Nebraska Hoops Tour Comes to Grand Island for Youth Camp | Preparations

College basketball players can have long summers.

From practices to practices to classes, it can make the season seem light years away.

Several members of Nebraska’s men’s and women’s basketball teams took a break from their daily grind on Thursday and reminisced about what it’s like to play for the love of the game.

The Nebraska Hoops Tour held a free camp at Grand Island Senior High on Thursday afternoon for boys and girls in grades three through eight. With over 200 campers from 23 different communities, the camp was a resounding success according to former Nebraska basketball player and Grand Island resident Tom Wald.

Husker female hoops player Nailah Dillard cheers on two participating children during the Nebraska Hoops Tour Thursday at Grand Island Senior High. (Independent/Josh Salmon)


“It helps to have relationships. I have an affinity for college basketball. I played for the Huskers in the 90s against Fred (Hoiberg, the men’s basketball coach) when he was at Iowa State,” Wald said. “They came up to us and said ‘hey, can we do something like this.’ He and Amy Williams (head coach of women’s basketball) came to Grand Island a few months ago and thought, what if we put together a camp in GI?

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“From there, it was a lot of community involvement. … We even had someone from Arizona here today. I don’t know if they were visiting family or something and stopped. It’s been a tremendous outpouring of support for the Huskers, men and women. »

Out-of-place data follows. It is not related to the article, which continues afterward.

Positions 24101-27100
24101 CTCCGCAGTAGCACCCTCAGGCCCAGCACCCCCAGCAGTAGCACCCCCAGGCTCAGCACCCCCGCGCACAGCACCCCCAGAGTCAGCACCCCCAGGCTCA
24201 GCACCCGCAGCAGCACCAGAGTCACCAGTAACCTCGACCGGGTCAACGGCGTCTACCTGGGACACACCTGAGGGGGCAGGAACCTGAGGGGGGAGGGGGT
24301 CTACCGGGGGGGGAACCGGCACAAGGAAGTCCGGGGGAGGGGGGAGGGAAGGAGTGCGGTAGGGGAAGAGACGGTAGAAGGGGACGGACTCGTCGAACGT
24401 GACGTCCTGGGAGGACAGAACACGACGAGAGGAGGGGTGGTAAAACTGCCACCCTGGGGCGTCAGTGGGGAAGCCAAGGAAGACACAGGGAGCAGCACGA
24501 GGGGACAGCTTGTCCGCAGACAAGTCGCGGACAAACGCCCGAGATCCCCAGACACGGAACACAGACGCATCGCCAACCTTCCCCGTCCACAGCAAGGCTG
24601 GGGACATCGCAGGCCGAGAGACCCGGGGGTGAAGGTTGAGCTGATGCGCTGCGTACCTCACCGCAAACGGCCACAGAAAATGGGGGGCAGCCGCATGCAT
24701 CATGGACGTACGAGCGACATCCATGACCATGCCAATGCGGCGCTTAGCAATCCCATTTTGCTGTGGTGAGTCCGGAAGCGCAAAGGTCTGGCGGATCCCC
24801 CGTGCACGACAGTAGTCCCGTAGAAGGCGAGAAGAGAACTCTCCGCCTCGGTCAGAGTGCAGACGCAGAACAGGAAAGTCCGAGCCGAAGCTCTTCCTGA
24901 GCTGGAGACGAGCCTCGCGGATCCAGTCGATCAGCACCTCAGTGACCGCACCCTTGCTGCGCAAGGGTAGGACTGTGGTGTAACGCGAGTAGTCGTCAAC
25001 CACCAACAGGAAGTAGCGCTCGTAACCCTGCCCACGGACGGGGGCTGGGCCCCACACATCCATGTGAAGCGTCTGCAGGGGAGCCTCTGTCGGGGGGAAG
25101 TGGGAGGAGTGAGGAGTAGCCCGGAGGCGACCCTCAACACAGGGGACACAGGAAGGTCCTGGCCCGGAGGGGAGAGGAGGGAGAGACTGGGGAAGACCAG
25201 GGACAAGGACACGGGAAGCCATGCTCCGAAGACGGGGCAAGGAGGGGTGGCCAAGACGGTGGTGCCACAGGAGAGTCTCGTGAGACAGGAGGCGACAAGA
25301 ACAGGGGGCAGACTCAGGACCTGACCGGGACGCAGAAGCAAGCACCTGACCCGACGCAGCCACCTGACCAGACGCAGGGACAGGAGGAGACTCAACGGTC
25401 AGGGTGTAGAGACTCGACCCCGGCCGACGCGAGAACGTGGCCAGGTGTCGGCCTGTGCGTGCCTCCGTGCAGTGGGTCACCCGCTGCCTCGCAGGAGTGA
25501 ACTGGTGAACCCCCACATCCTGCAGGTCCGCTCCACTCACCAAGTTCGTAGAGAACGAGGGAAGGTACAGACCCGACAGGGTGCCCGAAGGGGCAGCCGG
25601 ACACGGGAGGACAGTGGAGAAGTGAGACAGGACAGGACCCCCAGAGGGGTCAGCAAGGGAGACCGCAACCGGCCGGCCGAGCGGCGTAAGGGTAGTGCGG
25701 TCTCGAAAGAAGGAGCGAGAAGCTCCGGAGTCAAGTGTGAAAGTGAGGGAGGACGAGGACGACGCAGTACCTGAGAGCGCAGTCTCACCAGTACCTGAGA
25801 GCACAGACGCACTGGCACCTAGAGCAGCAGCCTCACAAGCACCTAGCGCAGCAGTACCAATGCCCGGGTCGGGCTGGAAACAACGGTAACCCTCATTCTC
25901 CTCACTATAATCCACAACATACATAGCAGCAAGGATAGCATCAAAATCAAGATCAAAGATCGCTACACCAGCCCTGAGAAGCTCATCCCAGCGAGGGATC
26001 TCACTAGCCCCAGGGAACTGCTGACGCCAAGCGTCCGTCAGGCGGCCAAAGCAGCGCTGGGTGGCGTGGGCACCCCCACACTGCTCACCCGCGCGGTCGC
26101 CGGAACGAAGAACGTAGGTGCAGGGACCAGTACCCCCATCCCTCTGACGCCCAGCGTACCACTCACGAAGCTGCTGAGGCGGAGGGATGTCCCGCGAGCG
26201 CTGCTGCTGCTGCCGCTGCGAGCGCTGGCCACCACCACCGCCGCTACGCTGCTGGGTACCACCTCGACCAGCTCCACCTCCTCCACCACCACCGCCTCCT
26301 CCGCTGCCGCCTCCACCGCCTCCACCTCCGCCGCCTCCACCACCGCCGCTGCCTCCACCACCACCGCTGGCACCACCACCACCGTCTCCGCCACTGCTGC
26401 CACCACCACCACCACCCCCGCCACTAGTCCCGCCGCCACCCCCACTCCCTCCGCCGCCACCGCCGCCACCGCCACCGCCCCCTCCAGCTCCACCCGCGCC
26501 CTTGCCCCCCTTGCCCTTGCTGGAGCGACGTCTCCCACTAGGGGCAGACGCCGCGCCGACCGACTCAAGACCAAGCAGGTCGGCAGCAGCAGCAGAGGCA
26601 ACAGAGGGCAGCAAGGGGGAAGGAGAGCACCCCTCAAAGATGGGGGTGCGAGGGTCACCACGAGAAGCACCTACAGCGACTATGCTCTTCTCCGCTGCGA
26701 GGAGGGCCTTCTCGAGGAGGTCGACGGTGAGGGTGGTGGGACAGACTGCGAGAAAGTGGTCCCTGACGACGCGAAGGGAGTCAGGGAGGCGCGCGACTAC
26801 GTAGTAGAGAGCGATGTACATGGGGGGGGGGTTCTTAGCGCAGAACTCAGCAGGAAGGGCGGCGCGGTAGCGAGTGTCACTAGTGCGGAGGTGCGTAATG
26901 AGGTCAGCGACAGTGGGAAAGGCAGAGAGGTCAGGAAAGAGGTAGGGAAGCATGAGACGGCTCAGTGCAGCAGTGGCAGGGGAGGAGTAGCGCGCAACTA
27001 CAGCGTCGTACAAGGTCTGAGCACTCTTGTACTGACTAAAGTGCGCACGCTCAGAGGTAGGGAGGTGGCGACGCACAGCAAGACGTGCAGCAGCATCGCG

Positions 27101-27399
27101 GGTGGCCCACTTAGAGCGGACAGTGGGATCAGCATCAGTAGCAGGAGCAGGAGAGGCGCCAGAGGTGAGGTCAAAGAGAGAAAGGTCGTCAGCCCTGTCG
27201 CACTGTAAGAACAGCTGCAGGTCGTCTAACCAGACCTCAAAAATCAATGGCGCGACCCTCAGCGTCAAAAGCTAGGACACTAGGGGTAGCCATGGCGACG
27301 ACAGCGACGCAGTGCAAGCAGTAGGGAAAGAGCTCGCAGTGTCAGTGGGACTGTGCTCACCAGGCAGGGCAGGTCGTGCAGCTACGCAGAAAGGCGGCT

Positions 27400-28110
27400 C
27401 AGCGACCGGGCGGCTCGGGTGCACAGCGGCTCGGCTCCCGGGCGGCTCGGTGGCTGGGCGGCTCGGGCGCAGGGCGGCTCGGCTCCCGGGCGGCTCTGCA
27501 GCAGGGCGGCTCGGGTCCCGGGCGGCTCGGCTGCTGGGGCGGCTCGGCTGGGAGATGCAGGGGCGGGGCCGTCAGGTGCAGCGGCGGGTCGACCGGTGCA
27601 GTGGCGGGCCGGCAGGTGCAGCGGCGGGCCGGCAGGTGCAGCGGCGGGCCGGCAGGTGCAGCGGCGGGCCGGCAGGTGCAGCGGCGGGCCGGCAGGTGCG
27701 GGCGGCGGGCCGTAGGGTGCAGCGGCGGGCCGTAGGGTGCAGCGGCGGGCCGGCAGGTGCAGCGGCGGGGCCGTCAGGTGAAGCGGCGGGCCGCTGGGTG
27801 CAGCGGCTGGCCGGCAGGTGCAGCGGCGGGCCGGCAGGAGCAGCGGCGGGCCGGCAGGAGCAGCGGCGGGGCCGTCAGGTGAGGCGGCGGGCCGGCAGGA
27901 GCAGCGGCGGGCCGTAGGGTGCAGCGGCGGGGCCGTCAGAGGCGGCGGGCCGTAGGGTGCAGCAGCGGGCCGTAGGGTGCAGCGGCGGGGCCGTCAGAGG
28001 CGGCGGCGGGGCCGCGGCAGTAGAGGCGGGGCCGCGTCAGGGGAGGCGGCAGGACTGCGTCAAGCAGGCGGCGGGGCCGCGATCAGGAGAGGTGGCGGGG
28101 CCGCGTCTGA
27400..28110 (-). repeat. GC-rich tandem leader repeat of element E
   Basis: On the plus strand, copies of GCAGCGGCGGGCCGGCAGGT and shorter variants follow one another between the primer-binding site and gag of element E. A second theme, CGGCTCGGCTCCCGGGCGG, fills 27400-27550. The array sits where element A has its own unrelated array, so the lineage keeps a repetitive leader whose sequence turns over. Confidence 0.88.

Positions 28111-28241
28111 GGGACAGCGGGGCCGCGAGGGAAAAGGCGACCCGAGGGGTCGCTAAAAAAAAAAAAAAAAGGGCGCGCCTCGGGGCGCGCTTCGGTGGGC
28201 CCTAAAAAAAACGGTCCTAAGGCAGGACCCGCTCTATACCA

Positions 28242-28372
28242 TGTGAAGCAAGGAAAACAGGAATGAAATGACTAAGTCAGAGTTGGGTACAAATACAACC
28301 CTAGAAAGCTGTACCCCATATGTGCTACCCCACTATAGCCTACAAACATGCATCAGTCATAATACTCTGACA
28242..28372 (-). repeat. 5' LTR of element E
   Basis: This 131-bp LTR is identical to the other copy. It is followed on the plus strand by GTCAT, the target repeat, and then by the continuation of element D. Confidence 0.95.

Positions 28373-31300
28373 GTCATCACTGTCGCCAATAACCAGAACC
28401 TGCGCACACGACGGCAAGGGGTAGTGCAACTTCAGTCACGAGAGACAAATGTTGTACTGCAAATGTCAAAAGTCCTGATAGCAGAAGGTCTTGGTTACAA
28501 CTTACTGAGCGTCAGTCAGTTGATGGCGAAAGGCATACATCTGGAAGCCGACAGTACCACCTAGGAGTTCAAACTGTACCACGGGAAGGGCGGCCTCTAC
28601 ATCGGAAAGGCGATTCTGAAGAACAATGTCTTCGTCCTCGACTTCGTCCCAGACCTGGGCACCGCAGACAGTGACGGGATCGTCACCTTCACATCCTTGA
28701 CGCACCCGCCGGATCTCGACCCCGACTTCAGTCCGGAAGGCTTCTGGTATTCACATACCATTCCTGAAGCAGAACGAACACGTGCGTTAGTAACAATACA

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Nebraska women’s basketball player Allison Weidner talks to kids during the Nebraska Hoops Tour basketball camp Thursday at Grand Island Senior High. (Independent/Josh Salmon)


Nebraska female point guard Allison Wediner grew up in Humphrey. Starting eight games as a rookie, Weidner said a lot of kids who grew up watching her come out to support her at home games at Lincoln.

Some of those same kids came to Grand Island to see Weidner again on Thursday.

“It means a lot,” Weidner said. “I had a lot of fun with these children. They’re really energetic and it’s fun to see the small town kids who know me and supported me from my high school career through college. To see this continued support in my college career is great fun.

The goal is for the camp to become an annual event. Thomas Viglianco, who helped train NBA players Isaiah Roby and Bryce and Trey McGowens, helped organize drills, stations and competitions.

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Nebraska women’s basketball player Nailah Dillard gives a high five to a child participating in the Nebraska Hoops Tour on Thursday at Grand Island Senior High. (Independent/Josh Salmon)


He said having Nebraska basketball players not only helps campers become more skilled, but helps the Huskers get more exposure in other parts of the state.

“At the end of the day, they’ll be Husker fans,” Viglianco said. “They’re going to come to Lincoln and watch games and stuff. The better interaction they can have with players, especially at a young age, they will become better fans. They will follow more sports. It’s a win-win situation for the community and for the Husker brand.